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What is the best way to deal with a new person wanting to join the tenancy mid-term?

21 October 2022

It is a common scenario for a new person (usually someone's new partner) to want to move into the property mid-tenancy.

What changes have to be made will depend on the maximum occupancy clause in the original tenancy agreement.

For example, suppose there are 2 people currently living in the property, and the agreement allowed a maximum of 3 or more people to occupy the rental property. In that case, a landlord can choose to do nothing, as the tenants are within their rights to have extra people living with them (as flatmates) and not be on agreement.

If the tenancy agreement only allowed 2 people occupying the property, then the landlord can do either of 2 things:

a) Create an amendment to the original agreement by increasing the maximum number of occupants to 3 or more (allowing the new person to become a flatmate). This should be in writing, dated and signed by all current landlords and tenants.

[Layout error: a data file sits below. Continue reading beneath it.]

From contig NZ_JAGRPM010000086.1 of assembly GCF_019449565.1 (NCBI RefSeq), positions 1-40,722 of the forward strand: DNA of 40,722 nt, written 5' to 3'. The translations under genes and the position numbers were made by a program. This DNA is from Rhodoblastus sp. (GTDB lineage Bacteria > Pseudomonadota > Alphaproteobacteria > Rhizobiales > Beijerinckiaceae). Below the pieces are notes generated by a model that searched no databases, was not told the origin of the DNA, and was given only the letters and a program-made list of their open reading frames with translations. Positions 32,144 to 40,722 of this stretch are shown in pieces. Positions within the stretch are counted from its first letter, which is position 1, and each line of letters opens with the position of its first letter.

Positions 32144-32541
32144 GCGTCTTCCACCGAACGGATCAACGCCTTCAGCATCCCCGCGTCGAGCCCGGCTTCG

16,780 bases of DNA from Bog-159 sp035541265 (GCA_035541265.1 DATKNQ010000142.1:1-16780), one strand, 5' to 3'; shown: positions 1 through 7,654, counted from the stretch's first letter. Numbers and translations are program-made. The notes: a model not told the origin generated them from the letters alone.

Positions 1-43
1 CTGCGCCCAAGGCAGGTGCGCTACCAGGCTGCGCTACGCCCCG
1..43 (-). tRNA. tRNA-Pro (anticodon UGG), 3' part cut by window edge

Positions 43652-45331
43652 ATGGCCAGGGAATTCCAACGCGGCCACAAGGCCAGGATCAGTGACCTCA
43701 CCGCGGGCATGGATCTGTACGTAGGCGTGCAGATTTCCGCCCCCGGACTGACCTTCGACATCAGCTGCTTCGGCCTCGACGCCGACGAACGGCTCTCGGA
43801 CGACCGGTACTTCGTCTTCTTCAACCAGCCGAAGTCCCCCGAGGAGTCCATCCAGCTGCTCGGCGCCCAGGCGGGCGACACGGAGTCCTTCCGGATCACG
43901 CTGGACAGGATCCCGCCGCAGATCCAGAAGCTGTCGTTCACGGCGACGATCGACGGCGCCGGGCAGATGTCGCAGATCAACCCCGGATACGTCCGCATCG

b) Add a new person to the tenancy as a tenant. This will also require an amendment signed by all existing tenants and landlords and the new ones joining the tenancy. A change of tenant form to notify Tenancy Services of the change also needs to be completed.

Another thing to check will be your insurance policy, if you have one, as some insurers require all adults over 18 living in the property to be named on the tenancy agreement.

If you're using myRent to manage your tenancy and need help adjusting your tenancy to reflect any of the above, please get in touch with our customer service team, and we'd be happy to help.

You might also be interested in reading:
How to handle a change of tenants during the tenancy

The information contained in this article is exclusively for promotional purposes. It does not in any way constitute legal advice and should not be relied upon as the basis for any legal action or contractual dealings. The information is not, and does not attempt to be, a comprehensive account of the relevant law in New Zealand. If you require legal advice you should seek independent legal counsel. does not accept any liability that may arise from the use of this information.

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